Miriam Martin – Union Consulting
I organized my first Union when I was 19 years old. I worked in the kitchen of a yuppy west-end Vancouver café. The longest-serving employees were two immigrant single mothers who had been there for 12 and 9 years. They were still making less per hour in the dish pit than I had been offered as a starting wage in the same position. I had more negotiating power as a cocky white teenaged art student than these women, who had built and left professional careers overseas for an opportunity to raise their children here. This horrified me.
So, I started having meetings with co-workers in the walk-in deep freeze. I called up a CAW food-service local, and signed a solid majority worth of cards. We formed a Union. The general manager cried when he got fired. I was manhandled and physically removed from a staff meeting. Shit got real and there was no going back.
« It is not law school that made me an advocate or a fighter; it is being an advocate and a fighter that led me to become a lawyer. »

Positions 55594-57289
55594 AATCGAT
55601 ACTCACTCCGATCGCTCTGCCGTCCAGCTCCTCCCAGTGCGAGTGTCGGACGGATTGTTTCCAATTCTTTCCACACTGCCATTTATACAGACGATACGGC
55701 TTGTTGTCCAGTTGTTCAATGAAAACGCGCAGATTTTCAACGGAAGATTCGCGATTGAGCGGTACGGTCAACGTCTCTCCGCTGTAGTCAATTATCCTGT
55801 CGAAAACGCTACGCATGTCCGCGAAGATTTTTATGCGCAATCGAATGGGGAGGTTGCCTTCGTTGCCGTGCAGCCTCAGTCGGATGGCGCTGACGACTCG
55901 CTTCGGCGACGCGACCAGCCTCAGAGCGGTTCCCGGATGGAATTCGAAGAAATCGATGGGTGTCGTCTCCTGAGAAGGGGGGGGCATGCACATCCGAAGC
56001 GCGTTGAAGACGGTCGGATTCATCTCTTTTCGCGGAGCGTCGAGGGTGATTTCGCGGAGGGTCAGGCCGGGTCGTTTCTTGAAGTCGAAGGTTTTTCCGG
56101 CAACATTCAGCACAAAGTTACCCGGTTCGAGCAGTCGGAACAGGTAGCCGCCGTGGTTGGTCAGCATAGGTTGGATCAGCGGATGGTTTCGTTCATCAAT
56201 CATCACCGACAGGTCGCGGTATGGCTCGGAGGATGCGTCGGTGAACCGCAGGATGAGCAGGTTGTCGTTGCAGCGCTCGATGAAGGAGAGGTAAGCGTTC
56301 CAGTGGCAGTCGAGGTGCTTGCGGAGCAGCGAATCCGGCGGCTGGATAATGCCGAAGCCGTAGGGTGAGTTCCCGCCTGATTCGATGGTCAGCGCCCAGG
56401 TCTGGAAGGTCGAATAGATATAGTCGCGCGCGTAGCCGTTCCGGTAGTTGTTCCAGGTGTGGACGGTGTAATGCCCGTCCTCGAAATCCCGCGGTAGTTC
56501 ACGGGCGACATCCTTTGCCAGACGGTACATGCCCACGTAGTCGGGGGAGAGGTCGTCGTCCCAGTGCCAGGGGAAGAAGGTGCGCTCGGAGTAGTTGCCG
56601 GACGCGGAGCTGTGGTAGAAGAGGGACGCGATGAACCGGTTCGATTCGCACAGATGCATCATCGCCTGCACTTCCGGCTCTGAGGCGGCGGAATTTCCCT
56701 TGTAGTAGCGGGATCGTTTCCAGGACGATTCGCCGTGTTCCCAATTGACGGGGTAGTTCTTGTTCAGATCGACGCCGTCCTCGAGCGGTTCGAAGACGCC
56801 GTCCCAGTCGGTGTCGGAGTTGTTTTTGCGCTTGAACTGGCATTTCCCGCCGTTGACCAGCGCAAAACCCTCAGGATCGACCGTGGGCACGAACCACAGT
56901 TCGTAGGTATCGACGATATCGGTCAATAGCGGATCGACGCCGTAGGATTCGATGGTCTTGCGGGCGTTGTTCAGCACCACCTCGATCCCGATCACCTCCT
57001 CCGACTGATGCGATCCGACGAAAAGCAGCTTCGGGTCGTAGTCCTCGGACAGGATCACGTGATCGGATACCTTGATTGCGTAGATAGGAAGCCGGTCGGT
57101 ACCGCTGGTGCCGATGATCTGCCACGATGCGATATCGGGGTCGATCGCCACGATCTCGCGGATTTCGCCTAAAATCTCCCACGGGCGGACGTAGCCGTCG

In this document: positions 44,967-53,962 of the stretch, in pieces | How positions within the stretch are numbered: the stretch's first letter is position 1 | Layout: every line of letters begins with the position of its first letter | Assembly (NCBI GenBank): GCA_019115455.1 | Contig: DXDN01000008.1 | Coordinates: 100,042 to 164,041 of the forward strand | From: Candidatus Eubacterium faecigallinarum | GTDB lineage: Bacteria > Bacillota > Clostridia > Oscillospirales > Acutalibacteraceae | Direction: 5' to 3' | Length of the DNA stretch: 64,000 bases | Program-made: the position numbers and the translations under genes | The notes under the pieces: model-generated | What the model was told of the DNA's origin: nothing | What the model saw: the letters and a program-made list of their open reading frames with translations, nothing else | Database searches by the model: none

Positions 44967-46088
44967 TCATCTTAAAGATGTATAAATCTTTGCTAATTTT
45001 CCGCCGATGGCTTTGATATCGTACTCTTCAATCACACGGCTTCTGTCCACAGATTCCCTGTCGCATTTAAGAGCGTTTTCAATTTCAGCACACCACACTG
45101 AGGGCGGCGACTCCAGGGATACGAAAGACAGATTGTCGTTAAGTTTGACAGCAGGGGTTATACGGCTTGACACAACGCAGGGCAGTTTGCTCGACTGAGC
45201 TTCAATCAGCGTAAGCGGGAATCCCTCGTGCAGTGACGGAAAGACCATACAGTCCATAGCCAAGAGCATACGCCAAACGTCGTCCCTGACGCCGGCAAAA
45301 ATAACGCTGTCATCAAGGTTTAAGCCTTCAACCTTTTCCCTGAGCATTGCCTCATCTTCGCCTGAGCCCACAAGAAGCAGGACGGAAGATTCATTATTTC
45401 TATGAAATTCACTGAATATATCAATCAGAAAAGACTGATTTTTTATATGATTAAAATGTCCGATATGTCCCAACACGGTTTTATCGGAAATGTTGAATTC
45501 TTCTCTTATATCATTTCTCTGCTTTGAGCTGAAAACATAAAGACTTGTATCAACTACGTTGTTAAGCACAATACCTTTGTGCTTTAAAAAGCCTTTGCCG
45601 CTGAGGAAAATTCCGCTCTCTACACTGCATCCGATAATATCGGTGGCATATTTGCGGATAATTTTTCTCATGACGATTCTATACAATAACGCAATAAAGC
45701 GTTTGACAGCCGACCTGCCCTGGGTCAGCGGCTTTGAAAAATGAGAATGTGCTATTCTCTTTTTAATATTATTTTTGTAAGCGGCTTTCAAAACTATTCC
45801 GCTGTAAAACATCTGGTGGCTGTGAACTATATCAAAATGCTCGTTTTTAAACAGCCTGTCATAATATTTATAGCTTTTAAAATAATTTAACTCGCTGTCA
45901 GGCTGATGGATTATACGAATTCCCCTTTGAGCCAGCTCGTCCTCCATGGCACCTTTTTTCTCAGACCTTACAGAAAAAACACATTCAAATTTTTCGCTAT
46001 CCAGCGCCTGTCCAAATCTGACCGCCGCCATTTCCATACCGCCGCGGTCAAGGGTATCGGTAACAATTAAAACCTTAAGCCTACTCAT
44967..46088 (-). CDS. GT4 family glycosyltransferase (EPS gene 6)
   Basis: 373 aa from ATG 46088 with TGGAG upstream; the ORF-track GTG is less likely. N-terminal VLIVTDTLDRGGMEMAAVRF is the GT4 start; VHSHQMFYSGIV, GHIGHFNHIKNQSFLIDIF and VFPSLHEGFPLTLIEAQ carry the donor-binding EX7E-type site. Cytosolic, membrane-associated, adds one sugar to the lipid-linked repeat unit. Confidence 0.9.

Since that experience, I have been involved in numerous organizing drives in both professional and volunteer capacity. I’ve sat on bargaining committees, led militant campaigns, and acted as Chief Steward in more than one workplace. It is not law school that made me an advocate or a fighter; it is being an advocate and a fighter that led me to become a lawyer.
The power of the Union is not in its fancy offices or its ability to “pass” as business class. And our power is not in the courts. The power of organized workers has always been in our capacity for effective direct action, and our connections to the community, because we are the community. When it comes to labour struggles, lawyers do not know best. Educated union members and representatives elected from the shop floor almost always represent their members’ interests better than an outsider.
That said, there are narrow areas of work that must be done by lawyers (advising on legal questions and court appearances including judicial review). And there are struggles for which the legal process can be engaged strategically to support one line of attack (or defence) in a broader campaign. This is where you will find me, and Avant Law, practicing “labour law”.
In addition to traditional union-side labour law, we provide a unique union consulting service that approaches legal questions through a unionist lens (rather than the other way around). We can help you to focus your legal work so that it supports your strategic direction, creative actions and campaigns. We provide legal and strategic advice that helps unions fight to win.